Bill wrote a trip write-up in the SPS Echo (Vol. 35, No. 6, p.11) but it had no pictures. I like to take pictures since they bring back memories and may be useful for others. Before my 20-year old prints begin to fade I decided to scan them and include them in this reprinted report. Of course the quality is not comparable to modern digital pics.
This report is also in memory of a good climbing friend Ali, who died in a mountaineering accident in 2004.
Here is Bill Oliver's story:
Reiner's list included Black, Red and Big Kaweah. I had climbed the last-mentioned with Joe Andrews and Jan Rayman in 1990 (followed by a major food theft by a bear). Our SPS trip was converted to private a week before departure as none of the other participants (Ali Aminian, Jim Fugimoto or Michael Brago, from Bakersfield) were rated leaders (and I was not interested in ever again climbing Mt. Kaweah; it takes two leaders for a peak climb).
We departed the Mineral King trailhead at 7:25 Friday morning, topped Glacier Pass at 10:45, summitted Black Rock Pass at 1:35, and reached the old cabin in the Big Arroyo at 4:15 - somewhat weary but in ample time for a refreshing dip before happy hour.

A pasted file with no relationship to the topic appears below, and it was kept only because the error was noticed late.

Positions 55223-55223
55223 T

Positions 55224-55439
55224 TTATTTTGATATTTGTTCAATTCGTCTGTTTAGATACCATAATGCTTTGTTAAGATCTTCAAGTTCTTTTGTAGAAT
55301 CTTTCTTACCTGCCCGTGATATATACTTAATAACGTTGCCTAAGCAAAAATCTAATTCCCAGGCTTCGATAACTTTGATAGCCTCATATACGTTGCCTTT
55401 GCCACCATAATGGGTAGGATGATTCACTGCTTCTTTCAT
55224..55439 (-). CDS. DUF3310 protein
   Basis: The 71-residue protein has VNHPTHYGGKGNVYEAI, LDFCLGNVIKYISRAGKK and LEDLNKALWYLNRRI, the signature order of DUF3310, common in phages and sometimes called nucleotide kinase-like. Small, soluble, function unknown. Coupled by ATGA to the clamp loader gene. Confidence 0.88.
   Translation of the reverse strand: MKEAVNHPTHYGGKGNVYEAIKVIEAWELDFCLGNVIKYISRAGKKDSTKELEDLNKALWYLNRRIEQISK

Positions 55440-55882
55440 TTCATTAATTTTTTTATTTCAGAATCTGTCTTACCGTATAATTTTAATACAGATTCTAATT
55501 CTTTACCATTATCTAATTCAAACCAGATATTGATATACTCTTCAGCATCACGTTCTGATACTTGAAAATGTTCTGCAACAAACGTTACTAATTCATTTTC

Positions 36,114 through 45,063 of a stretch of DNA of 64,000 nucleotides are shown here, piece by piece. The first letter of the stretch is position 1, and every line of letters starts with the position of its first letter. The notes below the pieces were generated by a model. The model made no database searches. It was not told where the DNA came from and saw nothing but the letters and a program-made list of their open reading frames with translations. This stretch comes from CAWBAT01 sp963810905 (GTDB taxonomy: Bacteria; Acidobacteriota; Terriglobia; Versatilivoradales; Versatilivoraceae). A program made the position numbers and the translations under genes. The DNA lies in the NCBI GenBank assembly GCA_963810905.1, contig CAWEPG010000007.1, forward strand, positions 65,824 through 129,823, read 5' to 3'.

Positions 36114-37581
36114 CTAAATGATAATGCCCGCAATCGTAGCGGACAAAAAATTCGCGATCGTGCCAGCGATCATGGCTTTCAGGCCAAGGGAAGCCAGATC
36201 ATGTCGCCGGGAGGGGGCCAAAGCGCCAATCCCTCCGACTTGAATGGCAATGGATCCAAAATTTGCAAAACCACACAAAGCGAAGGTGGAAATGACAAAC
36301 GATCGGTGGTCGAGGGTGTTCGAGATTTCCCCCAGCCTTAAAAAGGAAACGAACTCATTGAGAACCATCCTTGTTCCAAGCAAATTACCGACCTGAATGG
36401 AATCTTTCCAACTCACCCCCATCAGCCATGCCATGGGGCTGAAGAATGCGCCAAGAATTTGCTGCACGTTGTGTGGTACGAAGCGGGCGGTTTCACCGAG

Reiner's dilemma was which two peaks to climb on day two. Sat. we were up at 4:30 and enroute to the Black Kaweah an hour later. The tip of the peak is visible from camp, and one pretty much heads north, straight up the canyon wall. The standard route is now well established, having been fixed by Philip Smith in 1921 (Roper's Route #2). Jon Inskeep has allowed me to quote from his excellent route description (CMC News/etter, 12/90):
"The easiest route up Black Kaweah is best examined from the large lake at 11,550', southwest of the peak. Viewed from here, the summit is not the sharp point on the right, but the more rounded one which looks lower, to the left past two notches. Guidebooks talk of two chutes: a right-hand one you start out in, and a left-hand one you cross into and follow to the summit. Don't expect these chutes to jump out at you. The one on the right is wide, shallow, and does not extend all the way to the summit ridge; it breaks up into a series of parallel cracks. It has a section of dark black rock not far up from the bottom. The left chute appears to go all the way to a large notch in the summit ridge, which it does, and it has quite a bit of very light-colored, water-polished rock up it center. There is a difficult steep section at the bottom of the left chute, so start in the one on the right, then cross over using one of the ramps going to the left below the black rock. The first ramp is only about 100 feet from the bottom and there is another steeper one about 50 feet below the black rock. We took the lower one, marked by ducks, and crossed over to the far left side of the left chute. Climbing this chute, we usually went left whenever we encountered difficulty in the center. This climb is Class 3 and can be done safely without a rope, but not without helmets" (Barbara Lilley has also given a similar but shorter route description, ECHO, 9/67.).